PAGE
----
Calculate your projected benefit by filling quarterly wages earned below:
To apply for Pennsylvania unemployment benefits click here
The most recent figures for Pennsylvania show an unemployment rate of 5.3%.
Non-Monetary Eligibility Requirements
You can collect benefits if you meet a series of legal eligibility requirements:
- Have earned qualifying wages
- Are unemployed through no fault of their own,
- Are able and obtainable to work full-time and
- Are keenly looking for full-time work
In addition to having adequate earnings, you must meet other eligibility benefits to be entitled for UI benefits. Some instances of issues that may influence eligibility for UI benefits comprise:
- Reason for job separation
- Proper weekly claim filing
- School attendance
- Self employment or corporate offices
- Strike or labor disputes
- Denial of a job offer
- Alien status
- School employee
- Illness or injury
- Professional athlete
More details on UI eligibility can be found in the unemployment eligibility article.
Monetary Eligibility Requirements
You must have worked at least two calendar quarters of your Base period, and have enough wages. Under the present Law, you may be eligible monetarily if you were paid wages in covered employment of at least $858.00 in the calendar quarter of your period in which your wages were the maximum and your total base period wages were no less than one and a half times the wages paid in that highest quarter.
For more information on Base Period and monetary determination refer unemployment eligibility article.
How long will I receive benefits:
Usually, most states permit an individual to obtain unemployment for a maximum of 26 weeks, or half the benefit the benefit year. A few states have standardized benefit duration, while most have different durations depending upon the worker. In a state with varied duration, it is probable that the benefit year may include less than 26 payable weeks.
The calculation is normally which us smaller: 26xWBA or 1/3 BPW. WBA is the Weekly Benefit Amount, so 26xWBA would be the regular week program. 1/3 BPW refers to the Base Period Wages, so if a person did not succeed to earn more than 3 times the standard benefit amount, they will be suitable for fewer weeks of coverage.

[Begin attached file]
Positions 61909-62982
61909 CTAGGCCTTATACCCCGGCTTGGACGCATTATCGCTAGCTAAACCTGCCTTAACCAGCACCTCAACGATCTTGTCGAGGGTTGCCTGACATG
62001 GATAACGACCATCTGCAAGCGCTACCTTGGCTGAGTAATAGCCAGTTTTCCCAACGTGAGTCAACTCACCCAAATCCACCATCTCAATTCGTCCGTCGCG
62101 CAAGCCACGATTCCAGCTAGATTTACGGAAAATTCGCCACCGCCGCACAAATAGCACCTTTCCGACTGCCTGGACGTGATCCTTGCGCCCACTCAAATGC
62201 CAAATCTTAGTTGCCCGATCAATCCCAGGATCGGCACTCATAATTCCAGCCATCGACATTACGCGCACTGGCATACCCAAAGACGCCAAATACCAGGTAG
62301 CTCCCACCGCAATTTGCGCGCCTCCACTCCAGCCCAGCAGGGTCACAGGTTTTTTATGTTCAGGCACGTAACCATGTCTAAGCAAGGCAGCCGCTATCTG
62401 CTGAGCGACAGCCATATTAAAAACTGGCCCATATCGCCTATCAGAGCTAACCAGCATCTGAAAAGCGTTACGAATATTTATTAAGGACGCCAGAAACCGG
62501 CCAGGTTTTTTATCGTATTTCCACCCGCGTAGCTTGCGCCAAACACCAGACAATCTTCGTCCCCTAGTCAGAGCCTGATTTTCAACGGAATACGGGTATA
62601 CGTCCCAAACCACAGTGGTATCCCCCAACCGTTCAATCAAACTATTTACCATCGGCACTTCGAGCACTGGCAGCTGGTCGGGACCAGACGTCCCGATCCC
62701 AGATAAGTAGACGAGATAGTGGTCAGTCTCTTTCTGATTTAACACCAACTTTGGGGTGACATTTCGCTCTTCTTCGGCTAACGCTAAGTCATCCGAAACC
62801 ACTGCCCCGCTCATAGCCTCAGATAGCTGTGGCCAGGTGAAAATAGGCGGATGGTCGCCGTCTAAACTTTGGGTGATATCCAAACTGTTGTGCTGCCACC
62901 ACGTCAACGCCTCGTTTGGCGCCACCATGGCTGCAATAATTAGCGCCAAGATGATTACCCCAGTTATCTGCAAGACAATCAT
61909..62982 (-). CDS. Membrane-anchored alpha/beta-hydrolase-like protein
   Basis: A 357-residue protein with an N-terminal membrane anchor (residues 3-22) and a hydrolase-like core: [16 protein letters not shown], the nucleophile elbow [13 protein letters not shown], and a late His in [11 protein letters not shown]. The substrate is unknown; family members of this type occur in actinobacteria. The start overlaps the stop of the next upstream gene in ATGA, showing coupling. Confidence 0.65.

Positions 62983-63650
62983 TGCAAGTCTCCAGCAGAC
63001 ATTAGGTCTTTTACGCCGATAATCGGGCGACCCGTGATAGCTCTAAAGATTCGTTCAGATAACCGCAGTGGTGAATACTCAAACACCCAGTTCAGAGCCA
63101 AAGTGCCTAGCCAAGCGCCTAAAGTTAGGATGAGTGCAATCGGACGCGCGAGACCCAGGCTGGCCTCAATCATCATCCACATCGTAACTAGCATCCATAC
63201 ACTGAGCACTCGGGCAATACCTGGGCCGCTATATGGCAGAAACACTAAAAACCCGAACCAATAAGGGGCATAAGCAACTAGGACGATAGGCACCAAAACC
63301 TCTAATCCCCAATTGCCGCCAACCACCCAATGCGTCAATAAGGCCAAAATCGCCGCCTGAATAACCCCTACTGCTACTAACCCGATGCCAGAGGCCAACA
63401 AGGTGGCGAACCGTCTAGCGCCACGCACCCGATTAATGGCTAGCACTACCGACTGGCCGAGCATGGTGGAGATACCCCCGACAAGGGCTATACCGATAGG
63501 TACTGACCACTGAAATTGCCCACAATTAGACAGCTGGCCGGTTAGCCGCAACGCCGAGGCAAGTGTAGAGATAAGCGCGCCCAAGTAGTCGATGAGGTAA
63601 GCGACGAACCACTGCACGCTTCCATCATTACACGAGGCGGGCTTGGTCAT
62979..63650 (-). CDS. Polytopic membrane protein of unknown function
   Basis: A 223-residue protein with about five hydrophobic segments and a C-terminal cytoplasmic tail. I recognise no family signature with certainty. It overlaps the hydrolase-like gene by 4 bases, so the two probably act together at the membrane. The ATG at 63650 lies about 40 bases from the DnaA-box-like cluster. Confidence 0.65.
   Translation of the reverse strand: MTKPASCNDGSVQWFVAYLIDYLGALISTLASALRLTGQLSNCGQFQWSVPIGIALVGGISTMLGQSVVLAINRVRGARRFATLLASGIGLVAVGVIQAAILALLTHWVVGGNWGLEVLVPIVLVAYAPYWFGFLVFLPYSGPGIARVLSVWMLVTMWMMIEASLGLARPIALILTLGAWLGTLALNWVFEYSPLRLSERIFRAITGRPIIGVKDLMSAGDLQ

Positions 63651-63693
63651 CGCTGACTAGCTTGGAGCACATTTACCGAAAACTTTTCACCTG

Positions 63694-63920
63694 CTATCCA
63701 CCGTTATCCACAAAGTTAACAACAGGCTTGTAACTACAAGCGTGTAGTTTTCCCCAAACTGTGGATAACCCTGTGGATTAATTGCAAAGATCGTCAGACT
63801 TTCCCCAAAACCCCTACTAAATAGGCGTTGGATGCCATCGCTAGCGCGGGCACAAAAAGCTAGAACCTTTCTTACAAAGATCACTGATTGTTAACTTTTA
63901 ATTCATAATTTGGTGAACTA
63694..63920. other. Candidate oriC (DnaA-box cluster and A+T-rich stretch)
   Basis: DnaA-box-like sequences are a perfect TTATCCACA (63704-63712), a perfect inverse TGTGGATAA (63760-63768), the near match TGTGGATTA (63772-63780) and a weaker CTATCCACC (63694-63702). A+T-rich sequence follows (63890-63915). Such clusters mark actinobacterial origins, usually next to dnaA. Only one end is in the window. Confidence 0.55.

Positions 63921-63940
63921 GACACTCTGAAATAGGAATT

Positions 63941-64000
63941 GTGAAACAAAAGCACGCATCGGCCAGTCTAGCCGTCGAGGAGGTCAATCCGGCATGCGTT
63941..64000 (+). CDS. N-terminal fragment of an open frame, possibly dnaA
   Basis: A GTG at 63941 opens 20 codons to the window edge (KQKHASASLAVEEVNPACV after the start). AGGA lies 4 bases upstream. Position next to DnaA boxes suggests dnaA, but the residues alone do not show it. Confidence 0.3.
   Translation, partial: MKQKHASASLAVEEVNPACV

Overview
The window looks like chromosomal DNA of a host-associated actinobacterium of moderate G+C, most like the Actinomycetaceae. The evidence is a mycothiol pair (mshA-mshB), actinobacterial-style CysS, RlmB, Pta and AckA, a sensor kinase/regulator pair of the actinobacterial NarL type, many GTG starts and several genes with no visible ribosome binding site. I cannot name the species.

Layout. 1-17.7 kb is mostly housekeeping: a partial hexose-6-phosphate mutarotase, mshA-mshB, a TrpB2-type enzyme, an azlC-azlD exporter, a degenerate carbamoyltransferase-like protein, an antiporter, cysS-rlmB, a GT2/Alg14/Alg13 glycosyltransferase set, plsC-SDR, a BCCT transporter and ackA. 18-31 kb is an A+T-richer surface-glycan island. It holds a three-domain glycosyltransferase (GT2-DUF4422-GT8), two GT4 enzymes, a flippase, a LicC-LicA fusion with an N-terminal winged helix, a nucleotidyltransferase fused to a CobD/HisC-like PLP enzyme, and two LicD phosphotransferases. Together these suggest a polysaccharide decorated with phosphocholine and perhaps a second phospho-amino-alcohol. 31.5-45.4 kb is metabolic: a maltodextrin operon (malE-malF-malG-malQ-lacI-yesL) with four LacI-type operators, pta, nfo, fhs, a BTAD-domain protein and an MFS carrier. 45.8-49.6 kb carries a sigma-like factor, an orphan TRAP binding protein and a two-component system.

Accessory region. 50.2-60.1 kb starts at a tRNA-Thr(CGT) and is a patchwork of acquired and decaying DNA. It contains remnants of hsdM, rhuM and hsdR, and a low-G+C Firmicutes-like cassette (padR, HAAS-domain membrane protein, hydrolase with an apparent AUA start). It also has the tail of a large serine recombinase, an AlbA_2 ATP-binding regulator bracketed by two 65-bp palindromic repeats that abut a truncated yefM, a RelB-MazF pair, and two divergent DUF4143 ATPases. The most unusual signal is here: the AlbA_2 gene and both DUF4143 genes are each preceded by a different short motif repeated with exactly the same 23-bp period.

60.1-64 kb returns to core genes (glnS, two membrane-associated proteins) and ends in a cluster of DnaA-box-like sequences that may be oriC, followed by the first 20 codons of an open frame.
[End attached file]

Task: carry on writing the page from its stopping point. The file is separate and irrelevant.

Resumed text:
How much weekly benefit will I receive:
You can guess your Potential Benefits Online. Your weekly benefit amount and the number of weeks of entitlement to benefits are based on the wages you were paid and amount of time you worked during your base period. The weekly benefit amount is calculated by dividing the sum of the wages earned during the highest quarter of the base period by 26, rounded down to the next lower whole dollar. The result cannot exceed the utmost weekly benefit permitted by rule.
The base period is the term used to describe the time frame used as the basis for deciding whether or not you will be monetarily eligible for unemployment.
How are Benefits Calculated:
Once you make out how the unemployment are calculated, you will have a fair idea of how much you could receive per week or per benefit period if you were to lose your job. This is significant when you think taking unemployment or searching another job.
Unemployment is computed and one half of what your weekly pay was at the time of the discharge up to your state's maximum benefit. You will have to verify with your state's unemployment office to see what the highest payout for your state is. For further details refer unemployment benefits article.
Recently Asked Questions:
What are the new registration requirements after I file my application for benefits?
You must register for employment search services with the Pennsylvania Careerlink® system within 30 days after you file your application for benefits. If you are not already registered, create a Keystone ID and Password, using your complete Social Security number. Use your Keystone ID and Password. If you previously created a Keystone ID and Password, login and update your information to include your complete Social Security number and all applicable information.
I am currently in another state, do the registration requirements affect me?
Yes. You must register for employment search services in your local labor market in that state within thirty days after your Pennsylvania application for benefits is filed, but you must also register in the Pennsylvania CareerLink® system by the same deadline.
How do I request to receive my benefits by debit card?
You do not need to sign up to receive your payments via debit card. If you do not have direct deposit, a debit card will be mailed to you automatically after you have been determined financially eligible for benefits.
What should I do if I receive a UC payment for a week that I am working?
If you believe that a benefit payment was issued to you improperly or in the wrong amount, contact the UC office immediately.
If I run out of unemployment compensation benefits, would I qualify for extended benefits?
On June 30, 2008, President Bush signed a federal extension of UC benefits – Emergency Unemployment Compensation, or EUC, and the program began paying benefits to eligible workers beginning with the week ending July 12, 2008.
What should I do if I’m unable to get through to the UC service center via telephone?
Each UC service center is open from 7 a.m. to 8:30 p.m. Monday through Friday and Sundays 7 a.m. to 2:30 p.m. Mondays are traditionally a heavy call day. Customers who wish to apply or claim
UC benefits are encouraged to file online, or call the UC service center later in the day and later in the week, if possible, when call volume is lighter.